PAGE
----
The Washington State Board of Natural Resources has adopted the Marbled Murrelet Conservation Strategy.
This month, the Board of Natural Resources adopted the long-term conservation strategy for the marbled murrelet and set the sustainable harvest level for state trust lands in Western Washington.
The strategy will protect 59,000 acres of occupied marbled murrelet sites (areas where murrelets have been sighted) and 58,000 acres of forestland set aside specifically for the bird. Within this protected forestland, there are 78,000 acres of current marbled murrelet habitat.
This habitat is in addition to 90,000 acres of non-revenue-generating DNR forestland that is also suitable murrelet habitat. These are forests in protected natural areas, areas unsuitable for logging, or lands with very high conservation value. In total, 168,000 acres of current murrelet habitat will be protected (78,000 + 90,000).
In a release it states that the adopted murrelet conservation strategy will allow the Department of Natural Resources to manage public lands across western Washington to provide habitat for the seabird while also guaranteeing “a regular, sustainable revenue stream for public school construction, rural counties, and other beneficiaries”.
In the Final Environmental Impact Statement, it stated that “Pacific and Wahkiakum counties are adversely impacted” by the selected strategy. It added that since the counties are more heavily dependent on timber harvest for local government revenue and have below average economic diversity compared with other counties in the analysis area.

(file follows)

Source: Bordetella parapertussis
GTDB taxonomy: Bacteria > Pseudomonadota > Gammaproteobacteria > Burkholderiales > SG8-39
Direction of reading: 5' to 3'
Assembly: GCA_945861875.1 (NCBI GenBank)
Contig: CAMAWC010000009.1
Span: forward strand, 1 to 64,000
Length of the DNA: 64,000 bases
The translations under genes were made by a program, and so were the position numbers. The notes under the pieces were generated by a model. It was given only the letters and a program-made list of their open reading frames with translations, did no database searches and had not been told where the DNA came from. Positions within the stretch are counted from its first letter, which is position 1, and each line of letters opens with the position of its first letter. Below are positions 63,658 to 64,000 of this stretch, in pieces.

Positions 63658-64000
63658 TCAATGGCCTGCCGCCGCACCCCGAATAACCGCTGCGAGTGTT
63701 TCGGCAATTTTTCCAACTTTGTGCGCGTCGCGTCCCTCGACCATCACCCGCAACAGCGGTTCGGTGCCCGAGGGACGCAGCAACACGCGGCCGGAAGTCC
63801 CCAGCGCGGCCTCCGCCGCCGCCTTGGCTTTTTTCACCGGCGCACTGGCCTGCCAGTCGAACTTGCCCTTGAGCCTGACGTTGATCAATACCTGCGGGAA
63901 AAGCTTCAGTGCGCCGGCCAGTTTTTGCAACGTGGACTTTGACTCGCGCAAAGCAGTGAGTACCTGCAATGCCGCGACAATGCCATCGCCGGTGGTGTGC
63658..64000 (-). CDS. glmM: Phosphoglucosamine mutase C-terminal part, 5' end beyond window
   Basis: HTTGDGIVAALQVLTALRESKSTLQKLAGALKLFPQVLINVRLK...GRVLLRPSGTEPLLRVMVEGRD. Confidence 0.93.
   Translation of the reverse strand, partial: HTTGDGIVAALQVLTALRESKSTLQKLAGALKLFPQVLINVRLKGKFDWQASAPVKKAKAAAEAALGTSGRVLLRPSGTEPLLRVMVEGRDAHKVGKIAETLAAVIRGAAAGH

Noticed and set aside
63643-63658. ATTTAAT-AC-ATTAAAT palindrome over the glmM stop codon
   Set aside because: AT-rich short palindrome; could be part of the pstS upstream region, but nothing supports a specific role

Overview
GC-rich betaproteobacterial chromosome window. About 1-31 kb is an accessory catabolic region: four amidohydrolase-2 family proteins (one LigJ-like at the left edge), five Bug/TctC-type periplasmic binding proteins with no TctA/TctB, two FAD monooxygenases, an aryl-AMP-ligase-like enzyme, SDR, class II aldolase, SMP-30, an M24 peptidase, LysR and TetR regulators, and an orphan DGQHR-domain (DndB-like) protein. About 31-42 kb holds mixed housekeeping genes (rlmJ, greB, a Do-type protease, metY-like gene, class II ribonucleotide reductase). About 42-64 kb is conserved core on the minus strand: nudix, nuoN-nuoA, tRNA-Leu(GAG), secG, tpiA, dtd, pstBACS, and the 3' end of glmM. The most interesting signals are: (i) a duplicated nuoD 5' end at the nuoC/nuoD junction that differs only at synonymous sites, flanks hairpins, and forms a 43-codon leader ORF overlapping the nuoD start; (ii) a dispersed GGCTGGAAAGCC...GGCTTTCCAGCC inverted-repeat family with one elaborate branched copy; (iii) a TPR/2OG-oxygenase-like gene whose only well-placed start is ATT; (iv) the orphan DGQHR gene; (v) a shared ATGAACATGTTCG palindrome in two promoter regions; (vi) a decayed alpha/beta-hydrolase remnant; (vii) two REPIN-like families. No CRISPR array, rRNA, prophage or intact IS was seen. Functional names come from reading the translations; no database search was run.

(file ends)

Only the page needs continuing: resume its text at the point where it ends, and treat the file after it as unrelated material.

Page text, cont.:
Further, DNR estimates that – over the next 50 years – additional protected DNR forestland will become suitable murrelet habitat. This will occur as forests mature and grow the complex older trees preferred by the marbled murrelet. The addition of this habitat means that, in 50 years, there will be 272,000 acres of marbled murrelet habitat on DNR-managed state lands.
The Board also set the sustainable harvest level for timber on state trust lands at 4.65 billion board feet for the planning decade during its meeting. By managing timberlands on a sustained yield basis, DNR is able to guarantee a more stable flow of income to the schools, colleges, and counties that depend on their revenue.
The adopted habitat conservation plan amendment will also free up more than 100,000 acres of forestland, allowing the lands to be sustainably managed to generate revenue for rural communities and create family-wage jobs. Timber harvests have not been allowed in these areas pending the selection of a final long-term conservation strategy.
The U.S. Fish and Wildlife Service considers DNR-managed land in Clallam, Pacific, and Wahkiakum counties to be important habitat to the conservation of the species, of which approximately 6,000 are believed to remain in Washington state.
The U.S. Fish and Wildlife Service has listed the marbled murrelet as a threatened species since 1992. DNR signed a Habitat Conservation Plan with the Fish and Wildlife Service in 1997 that contained an interim strategy for the marbled murrelet. The long-term strategy adopted will replace this interim strategy.